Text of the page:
>PVC has been used in toys for more than 40 years. So far, there
is not one known case of a child's health ever having been harmed
as a result of using soft PVC toys. However, when Greenpeace started
claiming that children could be harmed by the plastic toys, it caught
the attention of the media and policy makers.
The European Commission has taken the position to ban six types
of plasticizers (softeners). The ban doesnt apply to PVC itself,
but concerns certain components may migrate or leak from PVC toys
and then cause health problem.
In fact, many other material used for toys, such as rubbers, wood,
PVC, contains components that can be extracted by chewing or sucking.
The toxicity of any components used in the manufacture of toys must
be understood before they are used and the level of exposure known
before the suitability of the various materials can be assessed.
All materials which are used to make toys have to be thoroughly
tested and assessed before use.
PVC in toys:
For decades PVC has been a popular material for kinds of childrens
products and toys made from PVC or containing PVC, include Dolls,
Bath ducks, Inflatable beach toys, Paddling pools, Balls and baby
care items. PVC's popularity in toys is because of its advantages
on material, cost and safety.
PVC is versatile. It can be used for both flexible and
rigid toys with kaleidoscopic colors and can be formulated
to get the exact performance and quality requirements.
PVC is durable and can be used for long-lasting toys.
PVC toys can be mass-produced and allows design flexibility,
factors that are very important for toy manufacturers
to produce affordable toys, especially for the fast changing
theme of popularity
||PVC toys are safe:
PVC meets all international standards for safety and health.
It has been used for more than 40 years and is the world's
most researched and thoroughly tested plastic. Studies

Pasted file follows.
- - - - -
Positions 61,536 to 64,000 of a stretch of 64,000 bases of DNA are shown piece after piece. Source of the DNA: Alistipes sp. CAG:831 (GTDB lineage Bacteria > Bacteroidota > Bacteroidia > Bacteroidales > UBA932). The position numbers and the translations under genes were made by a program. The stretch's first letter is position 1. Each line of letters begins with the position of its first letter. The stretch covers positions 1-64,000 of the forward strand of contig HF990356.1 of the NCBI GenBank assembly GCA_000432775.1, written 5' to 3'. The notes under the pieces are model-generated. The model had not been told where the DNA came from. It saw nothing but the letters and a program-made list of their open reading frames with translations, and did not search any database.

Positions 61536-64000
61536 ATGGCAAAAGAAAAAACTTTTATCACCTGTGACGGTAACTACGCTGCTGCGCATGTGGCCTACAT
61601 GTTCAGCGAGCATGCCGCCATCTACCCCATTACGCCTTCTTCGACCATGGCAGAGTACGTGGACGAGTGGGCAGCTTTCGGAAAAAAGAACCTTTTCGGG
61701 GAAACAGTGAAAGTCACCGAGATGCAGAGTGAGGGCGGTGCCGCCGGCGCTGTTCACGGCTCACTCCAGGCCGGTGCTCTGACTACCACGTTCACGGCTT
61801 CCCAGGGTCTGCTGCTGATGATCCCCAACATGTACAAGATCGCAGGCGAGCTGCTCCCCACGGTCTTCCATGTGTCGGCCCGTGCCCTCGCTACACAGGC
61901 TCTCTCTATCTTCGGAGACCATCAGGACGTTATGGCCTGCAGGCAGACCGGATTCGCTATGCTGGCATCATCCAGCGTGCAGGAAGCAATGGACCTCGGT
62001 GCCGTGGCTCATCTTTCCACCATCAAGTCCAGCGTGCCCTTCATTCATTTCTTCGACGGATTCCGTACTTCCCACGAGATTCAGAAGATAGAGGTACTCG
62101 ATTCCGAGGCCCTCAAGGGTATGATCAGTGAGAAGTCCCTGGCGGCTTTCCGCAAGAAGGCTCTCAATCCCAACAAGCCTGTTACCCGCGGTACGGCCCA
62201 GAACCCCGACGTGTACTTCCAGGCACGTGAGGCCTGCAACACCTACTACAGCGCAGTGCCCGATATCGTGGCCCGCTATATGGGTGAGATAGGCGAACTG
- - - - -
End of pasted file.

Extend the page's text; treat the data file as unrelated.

have shown that there is no health risk to children playing
with PVC toys. At the end of a PVC toy's useful life,
it can be recycled. Lifecycle analysis have shown that
PVC is a very competitive and environmentally acceptable
||Alternatives to PVC in toys:
Based on the study and PVC's advantages in toys, there
is no substantial reasons to replace PVC. All substitutes
without proven technical and safety would require additional
research that usually leads to higher cost.
PVC in medical products:
In their ongoing campaign against chlorine-based chemical compounds,
Greenpeace and a coalition of environmental activists called Health
Care Without Harm (HCWH) is seeking to limit or prohibit the use
of PVC in medical products.
There is no evidence of adverse effects from medical use of PVCs,
confirmed by five to seven billion patient days of acute exposure
over more than 40 years and one to two billion patient days of chronic
exposure (such as patients receiving dialysis). In fact, PVC is
the only flexible material approved by the European Pharmacopoeia
for life-saving medical devices, and it is approved by the U.S.
Food and Drug Administration (FDA).
Since there is no evidence of harm, the only reason to ban PVCs
is "just to be on the safe side." But what are the trade-offs? What
beneficial products will we lose? What new risks will immerge from
||In the U.S., 25 percent of all medical devices
made with plastic use PVC -- including flexible tubing,
intravenous bags, catheters and protective gloves.
||Vinyl medical products are particularly
important for blood storage, with 12 million units of
blood collected in PVC blood bags each year in the U.S.
||The shelf life of red blood cells is actually
doubled when stored in vinyl bags.
||Alternative products are more expensive,
less effective or untested.
But the HCWH essentially calls for a standard that requires proving
there is 'no risk' from a product before it can be used, and for
withdrawing existing products whenever anyone expresses a concern,
regardless of the impact on health care.
Plasticizers... What are plasticizers?
A plasticizer is a substance which when added to a material, usually